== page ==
The foundation said it will do its best to reach vulnerable families during winter.

Grateful recipients of the food aid thanked the Bayat Foundation and said the packages were badly needed.

“We are thankful to the Bayat Foundation that provided us with foodstuff such are flour, rice, and oil and we call for further assistance,” one of the recipients said.

Another recipient added: “I am pleased that the Bayat Foundation is helping needy people during this cold winter.”

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UN seeks record $41 billion for aid to hotspots including Afghanistan

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(Last Updated On: December 2, 2021)

The United Nations appealed on Thursday for $41 billion to provide life-saving assistance next year to a record 183 million people worldwide caught up in conflict and poverty, led by a tripling of its programme in Afghanistan.

Famine remains a “terrifying prospect” for 45 million people living in 43 countries, as extreme weather caused by climate change reduces food supplies, it said in the annual appeal reflecting a 17% rise in annual funding needs.

“The drivers of needs are ones which are familiar to all of us. Tragically, it includes protracted conflicts, political instability, failing economies… the climate crisis, not a new crisis, but one which urges more attention and of course the Covid-19 pandemic,” UN aid chief Martin Griffiths told a news briefing on Wednesday.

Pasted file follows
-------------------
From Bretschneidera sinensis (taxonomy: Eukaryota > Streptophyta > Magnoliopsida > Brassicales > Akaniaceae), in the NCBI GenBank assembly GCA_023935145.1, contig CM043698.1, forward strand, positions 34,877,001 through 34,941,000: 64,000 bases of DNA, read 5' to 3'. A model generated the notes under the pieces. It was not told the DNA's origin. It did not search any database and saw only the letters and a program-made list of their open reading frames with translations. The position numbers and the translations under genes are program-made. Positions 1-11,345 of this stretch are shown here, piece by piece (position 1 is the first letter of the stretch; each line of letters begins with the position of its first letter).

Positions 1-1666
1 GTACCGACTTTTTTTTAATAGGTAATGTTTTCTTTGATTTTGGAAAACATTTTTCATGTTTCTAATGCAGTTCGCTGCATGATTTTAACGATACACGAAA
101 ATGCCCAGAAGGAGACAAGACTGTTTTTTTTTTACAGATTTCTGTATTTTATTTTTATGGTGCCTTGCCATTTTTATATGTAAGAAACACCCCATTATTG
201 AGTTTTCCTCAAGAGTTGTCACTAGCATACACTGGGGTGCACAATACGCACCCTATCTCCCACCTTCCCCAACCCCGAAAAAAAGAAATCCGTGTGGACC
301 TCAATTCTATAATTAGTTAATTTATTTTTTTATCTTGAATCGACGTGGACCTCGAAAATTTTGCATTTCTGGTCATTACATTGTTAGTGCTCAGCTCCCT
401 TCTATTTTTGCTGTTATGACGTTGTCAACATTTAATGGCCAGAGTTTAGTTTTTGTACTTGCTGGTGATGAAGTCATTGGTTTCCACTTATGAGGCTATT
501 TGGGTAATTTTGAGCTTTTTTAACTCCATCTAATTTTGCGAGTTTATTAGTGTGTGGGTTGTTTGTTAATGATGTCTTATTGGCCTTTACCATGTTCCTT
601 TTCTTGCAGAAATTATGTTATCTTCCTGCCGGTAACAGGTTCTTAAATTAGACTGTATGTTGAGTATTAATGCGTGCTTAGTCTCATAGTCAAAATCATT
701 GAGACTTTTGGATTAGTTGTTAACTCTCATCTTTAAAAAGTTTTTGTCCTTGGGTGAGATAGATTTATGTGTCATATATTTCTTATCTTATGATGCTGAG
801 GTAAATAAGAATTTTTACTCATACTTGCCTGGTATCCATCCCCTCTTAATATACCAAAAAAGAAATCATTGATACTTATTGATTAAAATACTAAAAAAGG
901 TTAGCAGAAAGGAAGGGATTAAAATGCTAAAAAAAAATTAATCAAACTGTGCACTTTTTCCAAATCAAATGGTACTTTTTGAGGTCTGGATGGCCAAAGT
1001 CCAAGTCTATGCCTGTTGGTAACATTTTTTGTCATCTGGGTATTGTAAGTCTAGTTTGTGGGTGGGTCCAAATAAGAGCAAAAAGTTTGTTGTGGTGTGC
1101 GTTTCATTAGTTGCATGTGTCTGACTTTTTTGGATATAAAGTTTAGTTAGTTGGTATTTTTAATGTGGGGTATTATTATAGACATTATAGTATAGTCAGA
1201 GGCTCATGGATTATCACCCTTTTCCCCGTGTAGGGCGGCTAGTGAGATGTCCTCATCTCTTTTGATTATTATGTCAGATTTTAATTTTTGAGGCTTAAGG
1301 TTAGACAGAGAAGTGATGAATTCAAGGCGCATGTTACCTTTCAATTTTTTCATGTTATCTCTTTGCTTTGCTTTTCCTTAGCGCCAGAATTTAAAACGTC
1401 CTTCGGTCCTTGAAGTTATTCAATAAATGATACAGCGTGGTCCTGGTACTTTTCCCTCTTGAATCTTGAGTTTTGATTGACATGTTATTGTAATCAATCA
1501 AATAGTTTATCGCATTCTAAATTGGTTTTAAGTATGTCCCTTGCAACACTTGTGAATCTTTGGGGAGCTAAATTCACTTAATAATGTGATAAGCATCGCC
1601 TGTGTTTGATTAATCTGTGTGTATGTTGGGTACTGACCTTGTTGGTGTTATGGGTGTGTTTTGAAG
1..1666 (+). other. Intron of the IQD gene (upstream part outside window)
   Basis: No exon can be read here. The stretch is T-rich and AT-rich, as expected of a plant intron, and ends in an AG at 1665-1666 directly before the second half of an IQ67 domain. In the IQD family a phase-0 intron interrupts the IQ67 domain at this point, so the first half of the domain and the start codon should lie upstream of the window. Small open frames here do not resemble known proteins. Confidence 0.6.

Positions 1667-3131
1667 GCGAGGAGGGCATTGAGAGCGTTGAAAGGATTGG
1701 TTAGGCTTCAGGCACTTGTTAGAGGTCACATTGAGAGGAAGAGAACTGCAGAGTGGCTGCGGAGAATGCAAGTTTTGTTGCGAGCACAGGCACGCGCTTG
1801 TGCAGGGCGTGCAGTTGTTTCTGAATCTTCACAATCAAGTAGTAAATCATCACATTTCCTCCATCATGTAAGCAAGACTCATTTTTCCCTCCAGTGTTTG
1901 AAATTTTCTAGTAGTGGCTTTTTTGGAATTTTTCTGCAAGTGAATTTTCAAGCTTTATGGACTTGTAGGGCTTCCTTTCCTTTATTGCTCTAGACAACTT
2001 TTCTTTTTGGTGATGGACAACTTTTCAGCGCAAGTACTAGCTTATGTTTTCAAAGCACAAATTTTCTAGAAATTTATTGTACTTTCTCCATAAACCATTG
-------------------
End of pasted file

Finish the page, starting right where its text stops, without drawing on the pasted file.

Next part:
In a report to donors, the world body said: “Without sustained and immediate action, 2022 could be catastrophic.”

Afghanistan, Syria, Yemen, Ethiopia and Sudan are the five major crises requiring the most funding, topped by $4.5 billion sought for Afghanistan where “needs are skyrocketing”, it said.

In Afghanistan, more than 24 million people require life-saving assistance to prevent catastrophe, a dramatic increase driven by political tumult, repeated economic shocks, and the severe food insecurity caused by the worst drought in 27 years, Reuters reported.

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Four wounded in Kabul blast

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(Last Updated On: December 2, 2021)

The Emergency Hospital in Kabul has confirmed four people were wounded in an IED explosion in Salim Karwan square in PD4 around midday Thursday.

The Emergency Hospital said in a tweet that the injured were taken to the hospital from the scene of the explosion.

The hospital said a child was among the injured adding the incident was caused by a magnetic IED attached to a vehicle.

Islamic Emirate of Afghanistan’s (IEA) Interior Ministry spokesman Saeed Khosti, however, said the incident was caused by an IED placed in a pot. He also claimed that there were no casualties in the blast.

No individual or group has claimed responsibility for the attack.

Two days ago, Kabul witnessed another explosion. The blast, which targeted an IEA vehicle, wounded five people, including members of the IEA.